The data reported in this analysis are based on a subset of questions from a larger study whose purpose was to evaluate adherence to newborn discharge instructions [17]. The goal of this subset of questions was to assess whether women received professional breastfeeding support, and to measure their level of interaction with the health care system. Additional aims were to analyze associations between the support received by women and their breastfeeding success in the early post-natal period, and to identify risk factors of early discontinuation of breastfeeding in our study sample. This community-based study aims to provide information for planning effective interventions to improve the sustainability of breastfeeding during the postpartum period.



At the time of this study, the Jerusalem District’s population was approximately 1.2 million, representing around 14% of Israel’s total population. About 72.3% of the population was Jewish (secular/traditional 49%, and ultra-Orthodox 12%), while 27.7% of the population was Arab (primarily Muslim). There were, on average 32,600 births per year in this district, representing 18.5% of the total births in Israel [18].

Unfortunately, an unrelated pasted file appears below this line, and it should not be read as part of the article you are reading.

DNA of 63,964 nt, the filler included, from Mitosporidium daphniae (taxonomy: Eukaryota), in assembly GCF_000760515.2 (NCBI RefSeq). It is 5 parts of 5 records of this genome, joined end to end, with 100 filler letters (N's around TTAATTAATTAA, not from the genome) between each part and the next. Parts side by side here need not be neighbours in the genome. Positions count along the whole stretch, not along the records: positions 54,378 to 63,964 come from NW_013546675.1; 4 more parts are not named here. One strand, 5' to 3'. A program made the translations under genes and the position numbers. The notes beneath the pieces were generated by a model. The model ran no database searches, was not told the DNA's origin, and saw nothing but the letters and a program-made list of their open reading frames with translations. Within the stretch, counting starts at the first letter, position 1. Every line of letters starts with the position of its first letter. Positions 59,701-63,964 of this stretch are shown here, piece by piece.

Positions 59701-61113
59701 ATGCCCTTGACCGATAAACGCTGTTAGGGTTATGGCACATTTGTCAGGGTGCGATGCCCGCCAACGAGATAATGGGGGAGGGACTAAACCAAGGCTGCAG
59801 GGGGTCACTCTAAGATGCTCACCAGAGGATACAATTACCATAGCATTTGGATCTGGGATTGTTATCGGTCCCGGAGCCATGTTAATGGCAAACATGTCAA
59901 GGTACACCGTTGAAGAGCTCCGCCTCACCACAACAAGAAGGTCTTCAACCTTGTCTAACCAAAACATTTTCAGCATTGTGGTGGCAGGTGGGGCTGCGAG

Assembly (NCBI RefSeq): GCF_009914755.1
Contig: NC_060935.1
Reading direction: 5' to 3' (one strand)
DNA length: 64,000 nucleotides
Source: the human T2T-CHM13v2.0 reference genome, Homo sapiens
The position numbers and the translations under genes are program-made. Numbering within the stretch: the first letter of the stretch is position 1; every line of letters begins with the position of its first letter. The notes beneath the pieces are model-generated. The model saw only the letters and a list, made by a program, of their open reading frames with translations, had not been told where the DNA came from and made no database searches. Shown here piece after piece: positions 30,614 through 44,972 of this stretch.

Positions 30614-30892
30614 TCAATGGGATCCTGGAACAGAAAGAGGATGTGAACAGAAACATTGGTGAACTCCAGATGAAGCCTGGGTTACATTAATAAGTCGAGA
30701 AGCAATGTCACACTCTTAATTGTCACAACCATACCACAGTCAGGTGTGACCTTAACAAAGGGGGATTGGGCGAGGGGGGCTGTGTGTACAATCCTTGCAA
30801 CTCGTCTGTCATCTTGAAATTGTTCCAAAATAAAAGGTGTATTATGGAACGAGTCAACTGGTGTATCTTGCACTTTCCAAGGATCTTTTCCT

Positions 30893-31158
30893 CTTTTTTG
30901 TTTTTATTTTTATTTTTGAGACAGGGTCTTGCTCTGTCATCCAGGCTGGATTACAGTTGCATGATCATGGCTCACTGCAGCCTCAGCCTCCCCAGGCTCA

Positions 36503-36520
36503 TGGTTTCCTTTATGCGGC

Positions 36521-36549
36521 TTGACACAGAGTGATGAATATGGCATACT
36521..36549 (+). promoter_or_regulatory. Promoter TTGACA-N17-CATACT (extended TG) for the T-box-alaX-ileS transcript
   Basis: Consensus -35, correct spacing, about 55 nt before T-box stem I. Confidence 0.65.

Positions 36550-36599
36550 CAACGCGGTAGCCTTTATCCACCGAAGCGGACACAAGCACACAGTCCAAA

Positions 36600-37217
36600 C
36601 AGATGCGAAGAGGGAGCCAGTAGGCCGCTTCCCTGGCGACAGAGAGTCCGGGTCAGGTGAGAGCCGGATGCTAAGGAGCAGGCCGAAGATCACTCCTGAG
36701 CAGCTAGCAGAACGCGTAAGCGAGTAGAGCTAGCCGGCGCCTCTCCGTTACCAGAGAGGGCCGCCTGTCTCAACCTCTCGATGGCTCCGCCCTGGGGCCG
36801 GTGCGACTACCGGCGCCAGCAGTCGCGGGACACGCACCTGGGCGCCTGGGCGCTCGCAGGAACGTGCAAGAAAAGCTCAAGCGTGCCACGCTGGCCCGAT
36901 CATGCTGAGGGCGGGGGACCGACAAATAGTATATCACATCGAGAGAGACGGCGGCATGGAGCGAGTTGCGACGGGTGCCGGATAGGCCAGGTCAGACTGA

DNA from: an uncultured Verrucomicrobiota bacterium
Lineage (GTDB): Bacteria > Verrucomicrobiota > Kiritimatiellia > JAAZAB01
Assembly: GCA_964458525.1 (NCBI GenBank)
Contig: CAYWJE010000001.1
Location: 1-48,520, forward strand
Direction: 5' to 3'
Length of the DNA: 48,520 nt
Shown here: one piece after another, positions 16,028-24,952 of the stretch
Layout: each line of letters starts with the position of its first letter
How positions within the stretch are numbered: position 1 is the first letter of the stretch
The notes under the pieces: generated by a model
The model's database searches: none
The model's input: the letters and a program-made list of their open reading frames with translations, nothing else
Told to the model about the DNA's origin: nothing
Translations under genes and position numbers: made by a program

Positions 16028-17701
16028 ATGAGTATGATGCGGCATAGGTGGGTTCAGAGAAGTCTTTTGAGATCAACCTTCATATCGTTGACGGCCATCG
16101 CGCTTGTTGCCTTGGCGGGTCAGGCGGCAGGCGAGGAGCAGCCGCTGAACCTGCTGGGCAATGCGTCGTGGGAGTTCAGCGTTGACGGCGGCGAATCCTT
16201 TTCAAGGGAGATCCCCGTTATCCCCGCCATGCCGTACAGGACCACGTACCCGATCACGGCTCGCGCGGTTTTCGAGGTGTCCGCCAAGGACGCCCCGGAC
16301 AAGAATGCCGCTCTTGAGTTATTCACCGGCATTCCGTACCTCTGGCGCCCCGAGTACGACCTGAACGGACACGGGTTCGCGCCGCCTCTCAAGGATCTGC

A convenience sample included mothers of infants < 3 months of age attending one of 14 MCHC facilities in the Jerusalem District between January 2017 and February 2018. To avoid overrepresentation of any specific subgroup, the number of study participants included in each subgroup was modified to keep the proportion similar to the district’s population distribution.


The study involved face-to-face interviews of mothers conducted by a single research assistant trained in performing interviews of this nature.


A structured 26-item questionnaire, designed for a study of newborn discharge follow-up, was administered [17]. The subset reported in this study include the items (1) demographic variables of mother and child; (2) information regarding the pregnancy and birth; (3) details about lactation support received in the hospital and following discharge; (4) timing and place of first evaluation; (5) reasons for non-follow up at a MCHC within 72 h of discharge; (6) problems experienced during breastfeeding; (7) infant’s weight changes during the post-natal time period.

Sample-size calculation

Distribution of responses were designated into two main groups by two degrees of “agree” versus “disagree” leading to a 50/50 probability. Assuming a margin of error of 5% and a confidence interval of 95%, the sample size was calculated. The sample size needed to represent 32,000 deliveries annually with a 95% confidence interval and a 3.5–4.0% margin of error was calculated to be between 589 and 765 newborns. We increased the desired number to 800 to ensure adequate representation of population subgroups.

Main outcomes measured and definitions

The main outcome measures were length of exclusive breastfeeding and length of partial breastfeeding.